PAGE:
Thursday, January 24, 2013

Seeing Red

by Jenni Morin

Enveloped by the darkness, an ember burns. Mark Rothko, played by Andrew Thornton, surveys his works as if to take an inventory. A young man in a suit enters, waits awkwardly at the entrance until daring to interrupt the artist’s thoughts with a knock. This awkward apprentice (Ken, played by Rodman Bolek) is motioned over to contemplate a painting. “What do you see?” Rothko asks. “Red.”

The Playhouse's production of Red. Photos by Siggi Ragnar.
The Playhouse invites audiences into Red, the intimate world of Mark Rothko, the abstract expressionist painter known for his blocks of color. The action of John Logan’s play takes place over the time in which Rothko paints a series of murals commissioned for The Four Seasons. Although the playwright takes liberties with the sequence and some details of Rothko’s biography, Red is Rothko’s journey to realizing he cannot let his works reside at The Four Seasons—an abrupt decision he made with a reason he took to his grave.

Mark Rothko seems to be a shallow artist, narcissistic, with an esoteric philosophy about the transcendent nature of his work. He quotes philosophers and goads his assistant about not knowing what he needs to know to be an artist. Thornton and Bolek handle the transition seamlessly from an awkward employer/employee relationship to a comfortable, at times contentious, mentor/mentee. The continuous narrative consists of incessant dialogue with poignant pauses carefully crafted by director Tim Hedgepeth. It is in these debates we discover Rothko’s attachment to his paintings reaches beyond mere vanity, as he sees them as an extension, a reflection of himself. He rejects being reduced to a noun, “a Rothko,” and in turn insists that red is not a color, but a thing, and that his paintings have a pulsating movement that keeps them alive.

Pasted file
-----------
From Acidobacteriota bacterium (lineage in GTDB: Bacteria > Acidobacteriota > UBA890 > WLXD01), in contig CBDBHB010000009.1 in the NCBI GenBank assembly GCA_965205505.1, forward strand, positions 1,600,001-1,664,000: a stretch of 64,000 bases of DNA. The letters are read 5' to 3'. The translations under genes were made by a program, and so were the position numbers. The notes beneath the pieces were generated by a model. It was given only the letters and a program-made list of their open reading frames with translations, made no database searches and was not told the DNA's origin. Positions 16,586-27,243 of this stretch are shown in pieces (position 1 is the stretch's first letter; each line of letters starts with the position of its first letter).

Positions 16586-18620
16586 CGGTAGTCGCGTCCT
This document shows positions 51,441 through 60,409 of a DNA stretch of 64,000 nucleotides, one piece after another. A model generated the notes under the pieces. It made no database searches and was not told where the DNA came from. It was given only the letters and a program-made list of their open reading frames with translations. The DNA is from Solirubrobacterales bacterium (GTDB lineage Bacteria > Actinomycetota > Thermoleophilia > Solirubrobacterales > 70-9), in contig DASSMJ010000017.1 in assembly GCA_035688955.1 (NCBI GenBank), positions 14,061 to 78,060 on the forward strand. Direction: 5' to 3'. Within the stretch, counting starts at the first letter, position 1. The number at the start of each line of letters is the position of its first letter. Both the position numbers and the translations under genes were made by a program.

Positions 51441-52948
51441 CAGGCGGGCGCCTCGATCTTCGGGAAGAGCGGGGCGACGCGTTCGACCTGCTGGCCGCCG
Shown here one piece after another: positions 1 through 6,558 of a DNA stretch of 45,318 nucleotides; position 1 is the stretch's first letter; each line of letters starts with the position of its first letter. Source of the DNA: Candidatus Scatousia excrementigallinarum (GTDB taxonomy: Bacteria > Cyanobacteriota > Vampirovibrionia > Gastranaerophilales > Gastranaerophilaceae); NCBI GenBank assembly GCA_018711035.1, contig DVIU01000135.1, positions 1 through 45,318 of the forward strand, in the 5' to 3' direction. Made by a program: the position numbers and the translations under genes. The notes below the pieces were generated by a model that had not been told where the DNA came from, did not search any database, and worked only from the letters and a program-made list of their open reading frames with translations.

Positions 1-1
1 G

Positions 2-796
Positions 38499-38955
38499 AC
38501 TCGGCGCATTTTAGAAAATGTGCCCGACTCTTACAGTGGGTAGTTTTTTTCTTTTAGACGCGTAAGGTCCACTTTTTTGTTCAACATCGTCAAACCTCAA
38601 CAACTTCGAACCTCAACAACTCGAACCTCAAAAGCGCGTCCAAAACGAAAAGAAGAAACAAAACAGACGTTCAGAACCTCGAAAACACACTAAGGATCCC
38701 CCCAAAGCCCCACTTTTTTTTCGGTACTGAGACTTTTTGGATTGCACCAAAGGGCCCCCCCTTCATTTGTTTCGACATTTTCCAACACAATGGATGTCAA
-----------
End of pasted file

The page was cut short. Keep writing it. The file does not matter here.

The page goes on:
As the play progresses, a paternal figure emerges. Rothko, in his own detached way, takes his assistant under his wing, teaching him about his great influencer Nietzche and how colors are more than pigments on canvas. Rothko expresses his fears of his works feeling hurt for being regarded in a way other than he intended, orphaned without their father even as the series should have strength in number. He talks about their vulnerability to natural and florescent light.

After years of philosophizing about his work, pontificating on tragedy and the ever-pulsating force of his paintings, the assistant counters asking if anyone is worthy to even see his art. It is also Rothko’s assistant who challenges his obsession with black and its clich├ęd meaning of death and how the color threatens to swallow his works and his life.

As his commissioned works approach their installation, Rothko is confronted by the commercialization of his success. His assistant likens him to his art forefathers, the cubists, when Rothko is distraught over the pop artists plotting to kill, committing patricide against, abstract expressionism. Hamlet references abound. Rothko’s deteriorating confidence in his pomposity and fear of eventual irrelevance overwhelms him as he is accused of selling out.

Red is a commentary on art, a metatheatrical discussion about the necessary coexistence of art, philosophy, culture, music and theatre. As theatre often holds a mirror up to society, Red begs a two-sided mirror where, if the light is just right, the artist beneath is illuminated from within the work; his pulse becomes that of the painting.

The Playhouse’s production of Red allows a focus on the artist’s relationship with his work rather than the enigmatic philosophy behind it. By resisting stereotypes of the painter and his apprentice, the actors and director do the script justice and are complimented by discernible musical choices and purposeful lighting. The performances of Thornton and Bolek are haunting and resonate well after the stage goes dark. Red challenges its audience to look beyond the medium of the work to the inherent reason and message and asks, "What do you see?"

Red opens at The Playhouse Cellar Theatre on Friday, Jan. 25 and runs through Feb. 17 with performances at 8 p.m. on Friday & Saturday and 2:30 p.m. on Sunday. For more information, visit

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